June 11, 2014 – The classroom bustled with excitement as kindergarten students holding construction paper posters stepped forward for their moment in the spotlight. Standing in a row in front of their guests, a class of first-graders, the children proudly shared the knowledge they had gained through weeks of studying live hermit crabs. As they taught the older students, the kindergarteners pointed to their drawings and discoveries on the posters, among them “Hermit crabs wash up like people,” and “Living things can grow.”
The lesson exemplified the philosophy of the Environmental Festival held this May at West Philadelphia’s Henry C. Lea School in collaboration with Penn GSE. In the words of Penn GSE Instructor NancyLee Bergey, organizer of the event, “Everybody has something to teach, and everybody has something to learn.” Each class of students both taught and learned from another class, and participated in a variety of activities designed to bring science to life.
Held for the first time at the Lea School this year after five years at the recently closed Wilson School, the annual festival is part of Penn GSE’s deep involvement with West Philadelphia public schools through programs that support the University’s commitment to local impact.
“The festival’s goals are to celebrate science learning, extend and expand students’ learning and excitement, and help students see the relationship between science and their everyday surroundings in an urban environment,” said Bergey. By all accounts, the festival achieved these aims.
With funding from Verizon Foundation, Bergey coordinated the efforts of more than 75 Penn and GSE students who worked alongside Lea School teachers throughout the year to provide exciting, meaningful science instruction in Lea classrooms. The festival was the culmination of this work—a day of student-taught lessons and interactive science activities for the school’s approximately five hundred students in kindergarten through fifth grade.
Penn GSE master’s student Avery Finch devised the hermit crab unit that the kindergarteners shared. “Integrating several subject areas, but with a focus on literacy and science, the unit built on an earlier study of living things and the work of Jane Goodall, then asked students to embark on their own scientific inquiry into live hermit crabs in the classroom,” she said. Finch worked full-time at the Lea School from January to May as part of her student teaching requirement for GSE’s Teacher Education Program and plans to become an elementary-school teacher.
All the preparation paid off on the day of the festival, according to teachers at the school. Lea School teacher Latoya Landfair reported that her fifth-grade students benefited from building models of solar houses and teaching fourth graders how solar energy works. “It was important that my students engaged as scientists and engaged in the opportunity to discover and investigate independently,” said Landfair. “It was a fulfilling educational experience for everyone involved, as it is every year.”
The students in teacher Lindsey Coyne’s fifth-grade class taught fourth graders about ecosystems, using a terrarium to demonstrate how the water cycle works. “The festival was a huge success,” said Coyne. “My students were exposed to the many different aspects of science. I feel that my students left school that day not only excited, but inspired.”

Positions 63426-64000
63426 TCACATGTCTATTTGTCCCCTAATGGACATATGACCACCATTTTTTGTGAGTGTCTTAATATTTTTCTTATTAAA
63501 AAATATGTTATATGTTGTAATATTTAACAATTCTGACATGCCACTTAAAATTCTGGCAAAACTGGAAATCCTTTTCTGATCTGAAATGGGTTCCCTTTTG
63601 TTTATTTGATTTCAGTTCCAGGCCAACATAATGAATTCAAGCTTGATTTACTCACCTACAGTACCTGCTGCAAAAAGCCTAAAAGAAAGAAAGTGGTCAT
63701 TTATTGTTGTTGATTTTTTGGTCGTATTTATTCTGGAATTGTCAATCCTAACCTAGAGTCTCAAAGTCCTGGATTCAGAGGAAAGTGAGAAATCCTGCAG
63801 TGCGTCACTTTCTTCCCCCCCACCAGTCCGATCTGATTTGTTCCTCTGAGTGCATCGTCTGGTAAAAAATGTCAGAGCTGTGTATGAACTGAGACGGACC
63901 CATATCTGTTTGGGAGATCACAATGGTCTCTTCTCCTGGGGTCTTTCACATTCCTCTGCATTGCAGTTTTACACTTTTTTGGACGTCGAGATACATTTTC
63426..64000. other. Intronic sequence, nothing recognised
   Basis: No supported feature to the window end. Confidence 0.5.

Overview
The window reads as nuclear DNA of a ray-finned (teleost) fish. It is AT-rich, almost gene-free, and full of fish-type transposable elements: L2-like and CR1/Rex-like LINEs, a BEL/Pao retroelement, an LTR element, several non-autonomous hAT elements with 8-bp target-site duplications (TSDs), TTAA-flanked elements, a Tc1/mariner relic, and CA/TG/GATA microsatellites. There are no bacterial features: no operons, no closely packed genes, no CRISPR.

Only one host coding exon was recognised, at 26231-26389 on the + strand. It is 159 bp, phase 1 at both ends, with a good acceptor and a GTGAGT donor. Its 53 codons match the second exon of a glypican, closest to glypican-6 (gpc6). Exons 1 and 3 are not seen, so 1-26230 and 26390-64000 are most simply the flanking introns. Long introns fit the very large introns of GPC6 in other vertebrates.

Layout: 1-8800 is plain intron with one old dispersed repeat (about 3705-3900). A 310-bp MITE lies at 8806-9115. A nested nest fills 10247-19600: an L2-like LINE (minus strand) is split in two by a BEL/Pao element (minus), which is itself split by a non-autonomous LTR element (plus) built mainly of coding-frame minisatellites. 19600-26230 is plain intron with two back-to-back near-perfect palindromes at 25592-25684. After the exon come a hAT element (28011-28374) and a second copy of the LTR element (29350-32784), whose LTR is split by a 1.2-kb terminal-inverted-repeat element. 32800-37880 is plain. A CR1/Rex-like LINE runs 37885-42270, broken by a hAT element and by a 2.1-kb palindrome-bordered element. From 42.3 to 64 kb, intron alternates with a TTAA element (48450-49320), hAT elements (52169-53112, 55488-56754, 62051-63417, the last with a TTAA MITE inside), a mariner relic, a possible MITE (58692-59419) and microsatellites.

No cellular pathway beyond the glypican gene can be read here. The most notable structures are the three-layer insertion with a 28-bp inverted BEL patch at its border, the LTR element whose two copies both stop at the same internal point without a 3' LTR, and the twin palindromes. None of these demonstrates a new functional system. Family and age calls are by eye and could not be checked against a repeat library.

In addition to helping classes prepare special lessons for the event, Bergey and students set up a “museum” in the school’s library. They offered stations for planting seeds, examining specimens through microscopes, using an iPad app to identify tree leaves, creating electrical currents to power fans or lights, watching objects freeze in liquid nitrogen, and more.
Penn students who planned and staffed the museum remarked on the children’s energy and enthusiasm. Grace Kim, one of many students in NancyLee Bergey’s undergraduate education course EDUC421 who contributed to the event, ran a museum station about the microscopic world. “We were fortunate to have some live samples that could be directly observed through the microscopes,” said Kim. “One student who did not expect to see ‘crazily moving little creatures’ fell backwards after looking at the magnified bacteria!’”
Penn Science Across Ages (PSAA), a Penn undergraduate student organization dedicated to improving science education in the Philadelphia public school system, provided many student volunteers to staff the festival. Undergraduate Shira Redlich, co-president of PSAA, observed, “It was amazing to see the smiles on the students’ faces as they walked around the museum and chose activities they found interesting. I saw a student jump in excitement as he watched a robot move its legs and other students smile as they posed wearing a full beekeeper’s uniform.”
Beyond producing smiles and excitement, the hope is that the festival had a lasting impact on students’ learning and confidence. PSAA co-president Steve Scarfone notes, “The real benefit—the real goal of the festival—is for the Lea students to feel empowered and knowledgeable. It’s a rare occurrence for an elementary school student to be in charge of a room, but that is exactly the experience that all the students get during the festival when they teach the science that they have learned to another class. I’m extremely happy to be part of an event that gives students that experience.”